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Brassinolide-improved development of Brassica napus microspore-derived embryos is associated with increased activities of purine and pyrimidine salvage pathways
- Belmonte, Mark, Elhiti, Mohamed, Ashihara, Hiroshi, Stasolla, Claudio
- Planta 2011 v.233 no.1 pp. 95-107
- Brassica napus, adenine, adenine phosphoribosyltransferase, adenosine, adenosine kinase, brassinolide, metabolism, nucleic acids, orotic acid, pyrimidine nucleotides, uracil, uridine, uridine kinase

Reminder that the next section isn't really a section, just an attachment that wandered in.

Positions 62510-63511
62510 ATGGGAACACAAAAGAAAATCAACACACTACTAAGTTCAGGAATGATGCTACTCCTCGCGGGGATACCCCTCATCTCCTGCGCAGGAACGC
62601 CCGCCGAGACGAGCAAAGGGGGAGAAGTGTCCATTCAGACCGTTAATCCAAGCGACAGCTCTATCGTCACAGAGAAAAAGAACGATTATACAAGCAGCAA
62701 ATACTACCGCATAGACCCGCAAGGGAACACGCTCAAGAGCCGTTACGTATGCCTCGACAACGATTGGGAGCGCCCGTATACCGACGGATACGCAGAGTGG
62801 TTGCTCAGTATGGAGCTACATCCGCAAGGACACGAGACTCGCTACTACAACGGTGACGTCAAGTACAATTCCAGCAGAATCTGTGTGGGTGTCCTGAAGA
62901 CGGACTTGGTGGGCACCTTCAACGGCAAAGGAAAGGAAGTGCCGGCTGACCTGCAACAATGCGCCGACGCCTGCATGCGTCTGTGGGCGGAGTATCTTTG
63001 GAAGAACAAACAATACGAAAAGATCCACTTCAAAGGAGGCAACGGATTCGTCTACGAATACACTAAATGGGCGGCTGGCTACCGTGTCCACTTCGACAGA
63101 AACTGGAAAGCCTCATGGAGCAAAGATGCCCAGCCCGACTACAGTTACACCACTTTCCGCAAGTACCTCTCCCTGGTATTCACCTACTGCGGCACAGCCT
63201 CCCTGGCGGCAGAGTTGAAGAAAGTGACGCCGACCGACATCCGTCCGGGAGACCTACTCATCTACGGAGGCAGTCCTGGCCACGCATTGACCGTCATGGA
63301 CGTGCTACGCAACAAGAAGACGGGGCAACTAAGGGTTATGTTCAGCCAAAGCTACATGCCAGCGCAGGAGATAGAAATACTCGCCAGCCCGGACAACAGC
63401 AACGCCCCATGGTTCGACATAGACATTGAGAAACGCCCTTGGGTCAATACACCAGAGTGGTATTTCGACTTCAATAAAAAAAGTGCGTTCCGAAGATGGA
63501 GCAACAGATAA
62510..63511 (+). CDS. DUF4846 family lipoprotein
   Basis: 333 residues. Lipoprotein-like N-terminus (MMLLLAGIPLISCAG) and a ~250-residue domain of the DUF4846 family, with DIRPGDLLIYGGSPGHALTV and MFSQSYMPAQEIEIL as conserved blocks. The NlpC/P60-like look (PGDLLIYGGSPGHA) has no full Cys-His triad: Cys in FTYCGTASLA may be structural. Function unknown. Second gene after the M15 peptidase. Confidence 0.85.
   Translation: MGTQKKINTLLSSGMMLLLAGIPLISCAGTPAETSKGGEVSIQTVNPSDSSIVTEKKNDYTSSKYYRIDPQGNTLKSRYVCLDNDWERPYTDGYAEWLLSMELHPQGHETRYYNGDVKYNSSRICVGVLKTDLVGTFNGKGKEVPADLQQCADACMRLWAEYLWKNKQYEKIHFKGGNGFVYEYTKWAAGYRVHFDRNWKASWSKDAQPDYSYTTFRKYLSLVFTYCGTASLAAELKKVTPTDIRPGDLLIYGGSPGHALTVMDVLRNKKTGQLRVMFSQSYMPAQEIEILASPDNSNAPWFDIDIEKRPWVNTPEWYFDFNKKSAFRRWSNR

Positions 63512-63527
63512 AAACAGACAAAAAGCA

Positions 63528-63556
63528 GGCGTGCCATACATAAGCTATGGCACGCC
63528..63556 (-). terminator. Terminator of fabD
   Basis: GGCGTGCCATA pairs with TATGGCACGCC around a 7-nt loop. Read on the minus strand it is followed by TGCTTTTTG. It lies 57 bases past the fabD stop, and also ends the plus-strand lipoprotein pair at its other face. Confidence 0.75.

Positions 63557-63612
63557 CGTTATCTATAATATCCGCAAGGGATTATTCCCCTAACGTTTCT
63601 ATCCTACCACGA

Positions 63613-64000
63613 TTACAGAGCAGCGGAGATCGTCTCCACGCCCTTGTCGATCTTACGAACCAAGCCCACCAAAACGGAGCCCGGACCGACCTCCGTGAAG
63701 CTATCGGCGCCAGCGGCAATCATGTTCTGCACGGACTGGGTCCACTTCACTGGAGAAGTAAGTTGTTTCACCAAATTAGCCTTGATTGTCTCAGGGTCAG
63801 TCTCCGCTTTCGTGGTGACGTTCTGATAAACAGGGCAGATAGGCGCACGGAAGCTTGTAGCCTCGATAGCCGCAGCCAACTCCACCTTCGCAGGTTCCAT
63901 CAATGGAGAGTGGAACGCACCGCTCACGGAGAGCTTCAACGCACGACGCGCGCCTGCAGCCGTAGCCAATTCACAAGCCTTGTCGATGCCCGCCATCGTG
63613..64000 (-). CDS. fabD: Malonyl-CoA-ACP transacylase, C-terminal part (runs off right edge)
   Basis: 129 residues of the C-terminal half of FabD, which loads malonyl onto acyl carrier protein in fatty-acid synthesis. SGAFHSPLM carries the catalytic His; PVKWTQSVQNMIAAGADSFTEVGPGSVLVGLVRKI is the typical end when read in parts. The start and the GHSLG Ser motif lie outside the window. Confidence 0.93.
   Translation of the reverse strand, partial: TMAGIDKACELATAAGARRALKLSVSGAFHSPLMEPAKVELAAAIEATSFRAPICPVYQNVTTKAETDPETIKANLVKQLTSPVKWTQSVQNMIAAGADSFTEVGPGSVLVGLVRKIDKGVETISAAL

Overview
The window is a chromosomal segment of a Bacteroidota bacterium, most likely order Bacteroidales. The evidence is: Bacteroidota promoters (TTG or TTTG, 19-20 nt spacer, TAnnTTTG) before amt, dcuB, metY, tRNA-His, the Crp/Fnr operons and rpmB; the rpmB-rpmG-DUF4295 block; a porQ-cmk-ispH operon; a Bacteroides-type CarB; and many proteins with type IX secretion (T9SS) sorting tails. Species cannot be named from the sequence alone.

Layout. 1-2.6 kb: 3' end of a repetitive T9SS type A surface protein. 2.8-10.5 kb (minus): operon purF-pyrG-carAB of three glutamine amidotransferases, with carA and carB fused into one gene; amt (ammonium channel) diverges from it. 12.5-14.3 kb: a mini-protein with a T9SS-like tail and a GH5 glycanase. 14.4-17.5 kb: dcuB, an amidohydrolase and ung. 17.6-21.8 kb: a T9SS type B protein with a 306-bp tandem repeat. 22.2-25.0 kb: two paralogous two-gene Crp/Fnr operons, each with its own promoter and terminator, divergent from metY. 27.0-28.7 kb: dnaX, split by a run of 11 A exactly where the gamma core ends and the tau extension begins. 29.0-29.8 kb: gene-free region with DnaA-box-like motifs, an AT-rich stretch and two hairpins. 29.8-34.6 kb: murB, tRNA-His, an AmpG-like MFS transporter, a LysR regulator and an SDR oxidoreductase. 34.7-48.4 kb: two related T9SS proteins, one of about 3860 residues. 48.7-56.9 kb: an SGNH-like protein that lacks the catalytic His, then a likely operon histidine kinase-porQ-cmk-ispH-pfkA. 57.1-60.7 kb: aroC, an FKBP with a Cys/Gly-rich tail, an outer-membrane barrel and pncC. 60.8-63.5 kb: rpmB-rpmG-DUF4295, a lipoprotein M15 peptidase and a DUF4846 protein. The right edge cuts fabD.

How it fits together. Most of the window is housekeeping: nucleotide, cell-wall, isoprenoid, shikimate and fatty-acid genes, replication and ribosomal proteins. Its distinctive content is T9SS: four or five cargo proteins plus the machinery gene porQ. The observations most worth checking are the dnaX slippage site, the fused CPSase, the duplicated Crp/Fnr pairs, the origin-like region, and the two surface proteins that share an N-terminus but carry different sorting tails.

- Cellular brassinolide (BL) levels regulate the development of Brassica napus microspore-derived embryos (MDEs). Synthesis and degradation of nucleotides were measured on developing MDEs treated with BL or brassinazole (BrZ), a biosynthetic inhibitor of BL. Purine metabolism was investigated by following the metabolic fate of ¹⁴C-labelled adenine and adenosine, substrates of the salvage pathway, and inosine, an intermediate of both salvage and degradation pathways. For pyrimidine, orotic acid, uridine and uracil were employed as markers for the de novo (orotic acid), salvage (uridine and uracil), and degradation (uracil) pathways. Our results indicate that utilization of adenine, adenosine, and uridine for nucleotides and nucleic acids increased significantly in BL-treated embryos at day 15 and remained high throughout the culture period. These metabolic changes were ascribed to the activities of the respective salvage enzymes: adenine phosphoribosyltransferase (EC 18.104.22.168), adenosine kinase (EC 22.214.171.124), and uridine kinase (EC 126.96.36.199), which were induced by BL applications. The BL promotion of salvage synthesis was accompanied by a reduction in the activities of the degradation pathways, suggesting the presence of competitive anabolic and catabolic mechanisms utilizing the labelled precursors. In BrZ-treated embryos, with depleted BL levels, the salvage activity of both purine and pyrimidine nucleotides was reduced and this was associated to structural abnormalities and poor embryonic performance. In these embryos, the activities of major salvage enzymes were consistently lower to those measured in their control (untreated) counterparts.